The surest way to avoid transmission of sexually transmitted diseases, including syphilis, is to abstain from sexual contact or to be in a long-term mutually monogamous relationship with a partner who has been tested and is known to be uninfected. Condoms can prevent transmission, but this method does not provide complete protection from sores and lesions.

Symptoms:

General symptoms may include:

    Skin rash with roughreddish-brown spots both on the palmsof the hands and bottoms of thefeet. Rashes on other parts of the bodymay not look the same.

  • Sores on the throat, mouth, or cervix.

  • Fever.

  • Swollen glands.

  • Sore throat.

  • Patchy hair loss.

  • Headaches and muscle aches.

  • Tiredness.

  • Weight loss.

Stage 1:

    A firm, painless, round, small sore (or sores), calleda chancre, will appear 10-90 days after intimate contact with someone who isinfected.

  • The sores appear most often where the infectionentered the body, on the head or shaft of the penis,around the vaginal opening and rectum, inside thevagina, on the cervix, in the mouth, or on fingers.

  • The sorewill go away in 3-6 weeks, but syphilisis still in the body and can be transmitted to others.

Stage 2:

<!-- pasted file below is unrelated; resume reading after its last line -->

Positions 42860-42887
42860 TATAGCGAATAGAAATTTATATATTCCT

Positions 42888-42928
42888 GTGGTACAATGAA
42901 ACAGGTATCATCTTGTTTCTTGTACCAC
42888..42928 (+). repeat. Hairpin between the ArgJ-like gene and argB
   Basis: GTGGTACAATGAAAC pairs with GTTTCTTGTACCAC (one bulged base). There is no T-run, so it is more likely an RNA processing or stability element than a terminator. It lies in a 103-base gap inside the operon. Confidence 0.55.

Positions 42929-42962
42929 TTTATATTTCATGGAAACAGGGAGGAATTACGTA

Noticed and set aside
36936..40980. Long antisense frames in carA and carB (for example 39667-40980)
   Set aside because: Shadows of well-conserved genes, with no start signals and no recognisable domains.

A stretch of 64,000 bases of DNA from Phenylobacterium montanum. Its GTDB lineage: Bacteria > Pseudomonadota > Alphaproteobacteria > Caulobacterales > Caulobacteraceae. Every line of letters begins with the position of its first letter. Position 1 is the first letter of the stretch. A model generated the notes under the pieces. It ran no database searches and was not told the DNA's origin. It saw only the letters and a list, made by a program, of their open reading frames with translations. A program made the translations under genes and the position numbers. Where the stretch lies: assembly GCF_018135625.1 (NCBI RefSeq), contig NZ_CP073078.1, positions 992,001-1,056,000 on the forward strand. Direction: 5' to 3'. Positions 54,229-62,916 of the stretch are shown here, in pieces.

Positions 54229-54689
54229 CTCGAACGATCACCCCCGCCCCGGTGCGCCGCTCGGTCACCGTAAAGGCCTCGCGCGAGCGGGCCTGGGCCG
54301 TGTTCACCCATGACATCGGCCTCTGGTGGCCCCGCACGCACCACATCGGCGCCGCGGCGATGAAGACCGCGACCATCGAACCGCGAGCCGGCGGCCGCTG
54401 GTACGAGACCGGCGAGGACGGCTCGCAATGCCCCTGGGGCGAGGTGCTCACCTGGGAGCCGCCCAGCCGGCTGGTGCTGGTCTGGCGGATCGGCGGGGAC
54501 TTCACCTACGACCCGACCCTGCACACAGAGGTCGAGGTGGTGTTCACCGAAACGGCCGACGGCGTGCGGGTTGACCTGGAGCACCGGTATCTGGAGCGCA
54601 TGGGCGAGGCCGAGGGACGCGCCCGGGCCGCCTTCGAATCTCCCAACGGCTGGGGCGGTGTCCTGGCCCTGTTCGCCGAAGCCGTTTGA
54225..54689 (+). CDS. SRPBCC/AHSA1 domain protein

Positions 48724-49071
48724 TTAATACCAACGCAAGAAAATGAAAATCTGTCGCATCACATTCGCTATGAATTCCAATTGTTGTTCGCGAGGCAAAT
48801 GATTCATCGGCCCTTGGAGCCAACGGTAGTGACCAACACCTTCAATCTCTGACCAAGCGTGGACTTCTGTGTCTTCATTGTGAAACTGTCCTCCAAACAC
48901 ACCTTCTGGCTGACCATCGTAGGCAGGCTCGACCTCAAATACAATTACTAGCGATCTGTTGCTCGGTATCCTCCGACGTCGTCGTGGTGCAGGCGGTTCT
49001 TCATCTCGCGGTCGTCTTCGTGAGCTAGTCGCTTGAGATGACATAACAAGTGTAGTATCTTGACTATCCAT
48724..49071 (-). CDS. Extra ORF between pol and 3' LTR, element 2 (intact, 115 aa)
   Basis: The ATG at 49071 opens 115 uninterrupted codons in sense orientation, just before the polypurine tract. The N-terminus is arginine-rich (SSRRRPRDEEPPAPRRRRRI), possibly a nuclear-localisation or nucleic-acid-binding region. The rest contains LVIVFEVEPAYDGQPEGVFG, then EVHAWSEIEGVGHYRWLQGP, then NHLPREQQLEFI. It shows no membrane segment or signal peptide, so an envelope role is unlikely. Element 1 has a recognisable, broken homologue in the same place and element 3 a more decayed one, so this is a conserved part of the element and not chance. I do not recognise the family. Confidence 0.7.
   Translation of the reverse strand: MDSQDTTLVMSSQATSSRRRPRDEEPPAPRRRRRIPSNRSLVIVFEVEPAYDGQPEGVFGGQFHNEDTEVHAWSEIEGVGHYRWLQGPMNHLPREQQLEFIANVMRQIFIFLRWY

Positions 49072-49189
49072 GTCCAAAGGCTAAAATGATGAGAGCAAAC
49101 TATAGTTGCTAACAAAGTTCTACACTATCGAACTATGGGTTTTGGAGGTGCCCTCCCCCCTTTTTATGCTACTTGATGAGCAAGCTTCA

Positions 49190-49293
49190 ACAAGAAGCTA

Rough, red or brown spots appear 6-12 weeks aftercontact.

  • Sometimes the rash may be so faint that it is not noticeable.

  • The rash can appear anywhere on the body, butoften occurs on the palms of the hand or on thesoles of the feet and is not itchy.

  • Mild flu-like symptoms, patchy hair loss and weightloss.

Stage 3:

    A person may never have symptoms again.However, if they do have symptoms they are veryserious and often occur many years after initialinfection. Syphilis can slowly and permanentlydamage your heart, brain and other vital organs. Itcan even cause death.

Diagnosis:

A doctor can tell if you have syphilis.The most common ways include:

    Taking a sample of your blood andsending it to a lab for testing.

  • Looking at the fluid from a syphilissore under a special type of microscope. This can only be done duringprimary and secondary stages, whena sore is present.

Treatment:

Syphilis is easy to cure in its early stages. Penicillin, an antibiotic, injected into the muscle, is the best treatment for syphilis. If you are allergic to penicillin, your health care provider may give you another antibiotic to take by mouth. It is very important to complete the entire course of treatment and to have a follow-up exam to make sure that you are cured.

Persons who receive syphilis treatment must abstain from sexual contact with new partners until the syphilis sores are completely healed. Persons with syphilis must notify their sex partners so that they also can be tested and receive treatment if necessary.

If you have neurosyphilis, you may need to receive daily doses of penicillin intravenously and you may need to be treated in the hospital.

If you have late syphilis, damage done to your body organs cannot be reversed.

NOTE: The above information is educational purpose. The information provided herein should not be used during any medical emergency or for the diagnosis or treatment of any medical condition.

DISCLAIMER: This information should not substitute for seeking responsible, professional medical care.